Eruditorum Press

Haunt the Future

Skip to content

Elizabeth Sandifer

Elizabeth Sandifer created Eruditorum Press. She’s not really sure why she did that, and she apologizes for the inconvenience. She currently writes Last War in Albion, a history of the magical war between Alan Moore and Grant Morrison. She used to write TARDIS Eruditorum, a history of Britain told through the lens of a ropey sci-fi series. She also wrote Neoreaction a Basilisk, writes comics these days, and has ADHD so will probably just randomly write some other shit sooner or later.Support Elizabeth on Patreon.

10 Comments

  1. SpaceSquid
    January 22, 2016 @ 10:05 am

    Just to make an early bid at making the comments more goth (we are talking about Gillen, after all) this line absolutely battered me with Cure imagery. Molko is to “Running Up That Hill” as the Spiderman is to a terrified Robert Smith.

    (Also, will have to check out Meds, though based on singles output alone – I quit Placebo albums after their bitterly disappointing sophomore effort – I’d be surprised if I don’t end up siding with Gillen.)

    Reply

    • SpaceSquid
      January 22, 2016 @ 10:07 am

      Godsdammit! The line in question was He drapes himself lasciviously upon the untouchable with a love and fidelity that is unimpeachable.

      Reply

  2. encyclops
    January 22, 2016 @ 4:48 pm

    I can’t even recall what Meds sounds like at this moment apart from “Running Up That Hill” and “Pierrot the Clown,” so maybe it’s time to dust it off. Their first album is probably still my favorite, though, whether it’s their best or not, and for the obvious reasons of nostalgia: it dropped at exactly the time I needed a goth/glam bisexual band to slide onto my lap and it said almost all the right things. And actually I still like most of what came between the two, though they never felt so light on their feet again after that debut. Neither have I.

    Thank you for explaining Phonogram here: I bought The Singles Club a while back, I think the first time you were talking about it, and I had no idea what it was trying to achieve. I still find both it and WicDiv either too subtle or too abstract for my tiny brain to fully grasp, but McKelvie’s art plus the music references make me want to keep trying. This post leads me to suspect I’m not missing as much as I thought, which is encouraging.

    For strange Kate Bush covers, I highly recommend Icon and the Black Roses doing a love-metal “Running Up That Hill.” It should be horrible, and it sort of is, but I sort of love it anyway. https://www.youtube.com/watch?v=_U7Gf4M19B0

    Reply

  3. Shannon
    January 23, 2016 @ 3:13 am

    I randomly picked up Rue Britannia at a comic book store several years ago, before I ever heard of Kieron Gillen. I was browsing the “not superhero” titles and it was about British music. Then I saw it referenced my favorite band who is hopelessly obscure in the U.S. considering their past popularity in Britain (Manic Street Preachers) and I was forever sold.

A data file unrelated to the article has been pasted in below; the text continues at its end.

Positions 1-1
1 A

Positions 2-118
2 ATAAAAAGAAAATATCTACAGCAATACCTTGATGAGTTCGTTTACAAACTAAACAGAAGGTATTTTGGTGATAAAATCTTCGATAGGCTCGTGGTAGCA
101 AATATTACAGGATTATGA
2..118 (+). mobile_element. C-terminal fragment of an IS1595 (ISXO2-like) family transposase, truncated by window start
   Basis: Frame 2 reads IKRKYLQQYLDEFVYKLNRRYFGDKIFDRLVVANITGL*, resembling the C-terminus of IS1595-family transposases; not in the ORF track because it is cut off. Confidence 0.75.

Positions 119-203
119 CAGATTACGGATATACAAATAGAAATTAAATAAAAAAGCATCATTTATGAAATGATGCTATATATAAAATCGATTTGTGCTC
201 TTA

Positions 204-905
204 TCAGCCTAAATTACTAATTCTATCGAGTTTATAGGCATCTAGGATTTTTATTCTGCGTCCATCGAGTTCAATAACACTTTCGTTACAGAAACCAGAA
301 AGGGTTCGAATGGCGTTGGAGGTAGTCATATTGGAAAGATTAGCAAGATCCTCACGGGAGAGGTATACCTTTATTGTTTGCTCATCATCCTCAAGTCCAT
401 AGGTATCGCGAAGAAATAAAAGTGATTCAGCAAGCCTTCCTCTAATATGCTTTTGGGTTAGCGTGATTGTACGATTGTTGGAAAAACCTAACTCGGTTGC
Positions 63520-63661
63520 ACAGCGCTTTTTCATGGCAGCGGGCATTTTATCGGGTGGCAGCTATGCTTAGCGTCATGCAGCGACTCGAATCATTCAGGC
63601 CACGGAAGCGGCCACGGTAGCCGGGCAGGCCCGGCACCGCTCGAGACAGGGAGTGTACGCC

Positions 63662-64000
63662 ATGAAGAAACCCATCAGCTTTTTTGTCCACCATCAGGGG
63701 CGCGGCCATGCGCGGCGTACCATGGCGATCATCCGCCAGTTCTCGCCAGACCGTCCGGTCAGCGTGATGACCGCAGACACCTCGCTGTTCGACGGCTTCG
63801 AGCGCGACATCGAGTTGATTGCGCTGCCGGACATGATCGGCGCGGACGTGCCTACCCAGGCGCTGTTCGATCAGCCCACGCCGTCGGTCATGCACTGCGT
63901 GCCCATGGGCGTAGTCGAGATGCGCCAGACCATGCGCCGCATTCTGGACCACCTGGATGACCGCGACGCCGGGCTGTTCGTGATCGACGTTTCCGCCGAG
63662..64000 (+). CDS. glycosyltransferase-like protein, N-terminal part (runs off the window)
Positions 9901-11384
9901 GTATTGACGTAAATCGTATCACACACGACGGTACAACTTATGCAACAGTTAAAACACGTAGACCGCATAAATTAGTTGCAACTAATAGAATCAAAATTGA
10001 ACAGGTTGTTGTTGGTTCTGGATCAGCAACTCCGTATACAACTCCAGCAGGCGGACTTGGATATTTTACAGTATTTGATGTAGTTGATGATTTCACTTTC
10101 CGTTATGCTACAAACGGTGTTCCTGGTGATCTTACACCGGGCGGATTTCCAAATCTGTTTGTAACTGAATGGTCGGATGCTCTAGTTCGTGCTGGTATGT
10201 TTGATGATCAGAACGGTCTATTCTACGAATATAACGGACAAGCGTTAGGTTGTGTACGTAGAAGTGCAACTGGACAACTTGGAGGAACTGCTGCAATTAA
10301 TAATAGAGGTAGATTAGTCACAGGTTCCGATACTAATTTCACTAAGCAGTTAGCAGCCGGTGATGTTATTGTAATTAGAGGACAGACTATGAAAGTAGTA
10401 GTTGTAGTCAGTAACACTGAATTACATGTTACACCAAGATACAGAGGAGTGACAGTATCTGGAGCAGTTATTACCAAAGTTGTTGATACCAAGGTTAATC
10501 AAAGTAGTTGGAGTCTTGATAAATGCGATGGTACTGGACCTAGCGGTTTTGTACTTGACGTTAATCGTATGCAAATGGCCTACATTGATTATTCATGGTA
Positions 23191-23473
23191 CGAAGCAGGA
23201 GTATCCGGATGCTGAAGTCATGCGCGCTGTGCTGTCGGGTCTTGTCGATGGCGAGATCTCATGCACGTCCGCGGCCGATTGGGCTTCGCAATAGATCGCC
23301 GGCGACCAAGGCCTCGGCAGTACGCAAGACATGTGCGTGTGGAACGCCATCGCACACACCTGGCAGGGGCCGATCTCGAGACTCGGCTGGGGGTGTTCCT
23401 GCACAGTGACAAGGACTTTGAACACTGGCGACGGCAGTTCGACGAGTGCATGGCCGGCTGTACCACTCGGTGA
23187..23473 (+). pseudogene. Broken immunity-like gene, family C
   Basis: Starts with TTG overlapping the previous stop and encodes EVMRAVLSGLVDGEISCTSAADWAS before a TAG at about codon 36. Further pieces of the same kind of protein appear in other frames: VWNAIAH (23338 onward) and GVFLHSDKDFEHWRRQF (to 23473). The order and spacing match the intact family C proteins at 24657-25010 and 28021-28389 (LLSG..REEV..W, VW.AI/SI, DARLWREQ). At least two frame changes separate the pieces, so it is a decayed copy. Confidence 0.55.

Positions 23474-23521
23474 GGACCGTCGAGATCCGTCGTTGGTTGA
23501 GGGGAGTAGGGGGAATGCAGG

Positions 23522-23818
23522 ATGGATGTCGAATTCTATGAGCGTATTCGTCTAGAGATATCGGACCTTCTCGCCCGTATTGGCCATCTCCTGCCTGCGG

I can’t say that I really understood it the first time I read it, but I reread it recently when Immaterial Girl was announced and it resonated much more this time. I think having grown up quite a bit since the first time I read it helped a lot. As Phil says, it’s about growing up and understanding the role the music of your youth has in your life as an adult. What’s particularly interesting is that the character I relate the most to perhaps has the strongest emotional attachment to the actual music but no actual phonomancy. But that’s the point in a way – you don’t need magic if you have music because they’re one and the same.

    Reply

    • D.N.
      January 23, 2016 @ 3:17 am

      The Manics are the greatest band ever.

      Reply

    • Shannon
      January 24, 2016 @ 5:59 am

      To quote Phil, “self-evidently.”
      While I don’t actually mention Phonogram in it, a lot of my thoughts on that relationship between my youthful fondness bordering maybe a little on obsessions with the Manics and my recent relationship with them vis a vis their Holy Bible 20th anniversary tour are in this blog post: http://welleatyouupweloveyouso.com/2015/04/22/and-this-is-yesterday/ When I asked Kieron Gillen over Tumblr about how he felt about the Manics now, I was fascinated to see he had a similar sort of reaction.

      Reply

  4. Daru
    January 23, 2016 @ 2:40 pm

    Love Phonogram tons and probably perverse in the way I’ve not read the first two volumes, but love it anyways. will go back somepoint and read them.

    Reply

  5. Shannon
    January 24, 2016 @ 5:59 am

    To quote Phil, “self-evidently.”
    While I don’t actually mention Phonogram in it, a lot of my thoughts on that relationship between my youthful fondness bordering maybe a little on obsessions with the Manics and my recent relationship with them vis a vis their Holy Bible 20th anniversary tour are in this blog post: http://welleatyouupweloveyouso.com/2015/04/22/and-this-is-yesterday/ When I asked Kieron Gillen over Tumblr about how he felt about the Manics now, I was fascinated to see he had a similar sort of reaction.

    Reply

  6. Meredith
    January 30, 2016 @ 3:58 pm

    Thank you, strange friend. I’m making faces at you from far away.

    Reply

  7. alex
    January 30, 2016 @ 6:44 pm

    All commenters above are wrong about Placebo. The correct ordering of albums by quality, best to worst, is:

    Without You I’m Nothing
    Meds
    Sleeping With Ghosts
    Black Market Music
    –the drop here is precipitous–
    Placebo
    Loud Like Love
    Battle for the Sun

    Reply

Leave a Reply

Your email address will not be published. Required fields are marked *

This site uses Akismet to reduce spam. Learn how your comment data is processed.